Microsoft has launched a new research project that it's calling its Data Plant program where the tech giant will design and prototype a data center fueled by biogas, located right at the source. The data center will be powered by fuel cells that run on biogas captured directly from an on-site landfill or wastewater treatment plant, both rich sources of methane, instead of using biogas from the grid.
Locating the data center right at the source of power will allow it to run free from the grid normally and use grid power only as a back up. This set up ensures that the data center will run on a clean and reliable source of energy. Biogas is hard to come by when tapping the grid and the grid is also not designed for the rapid growth in power demand that comes with a data center. Having that on-site source of biogas means Microsoft would always know that its data center had a steady stream of clean power that can be scaled up as they need it. The heat given off by the fuel cells can also be used to heat buildings and replaces dirty back-up diesel generators.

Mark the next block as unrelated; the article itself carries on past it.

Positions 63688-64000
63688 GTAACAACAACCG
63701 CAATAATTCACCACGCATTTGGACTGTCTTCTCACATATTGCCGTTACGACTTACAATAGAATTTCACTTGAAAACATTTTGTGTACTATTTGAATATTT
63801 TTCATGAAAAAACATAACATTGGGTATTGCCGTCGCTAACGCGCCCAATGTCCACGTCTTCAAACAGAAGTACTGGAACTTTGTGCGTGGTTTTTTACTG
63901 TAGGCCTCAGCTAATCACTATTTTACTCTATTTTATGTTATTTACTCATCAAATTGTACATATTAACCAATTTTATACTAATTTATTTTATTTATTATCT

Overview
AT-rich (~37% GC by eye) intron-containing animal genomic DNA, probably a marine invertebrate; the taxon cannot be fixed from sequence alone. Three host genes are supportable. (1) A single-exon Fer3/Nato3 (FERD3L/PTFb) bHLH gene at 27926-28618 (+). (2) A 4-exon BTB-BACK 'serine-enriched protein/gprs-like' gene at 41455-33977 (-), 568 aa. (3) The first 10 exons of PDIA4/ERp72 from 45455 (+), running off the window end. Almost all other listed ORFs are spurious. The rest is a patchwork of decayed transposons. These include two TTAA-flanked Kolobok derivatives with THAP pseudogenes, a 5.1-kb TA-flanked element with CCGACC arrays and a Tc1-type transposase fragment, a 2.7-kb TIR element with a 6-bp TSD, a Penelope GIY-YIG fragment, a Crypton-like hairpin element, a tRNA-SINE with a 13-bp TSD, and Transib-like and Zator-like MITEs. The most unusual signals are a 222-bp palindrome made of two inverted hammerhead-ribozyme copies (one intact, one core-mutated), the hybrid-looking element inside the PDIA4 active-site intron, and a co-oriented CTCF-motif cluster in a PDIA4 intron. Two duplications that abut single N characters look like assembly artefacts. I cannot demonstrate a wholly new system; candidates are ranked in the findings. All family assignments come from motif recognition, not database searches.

Fuel cells seem to be catching on as power providers for data centers. Apple's Maiden, N.C. data center will feature a 4.8-MW fuel cell installation that can run on biogas or natural gas, but, at least at first, Apple will be relying on the grid to supply the gas. It's been reported that Apple will use natural gas from the local utility, but off-set that by feeding biogas back to the grid.
Microsoft is now performing small-scale experiments and is looking for a site to build a prototype. We'll be waiting anxiously to hear more about this. Data center location is becoming quite the topic, but it's usually related to the availability of free cooling. Microsoft is really pushing the forward the concept of an ideal location and it's pretty exciting.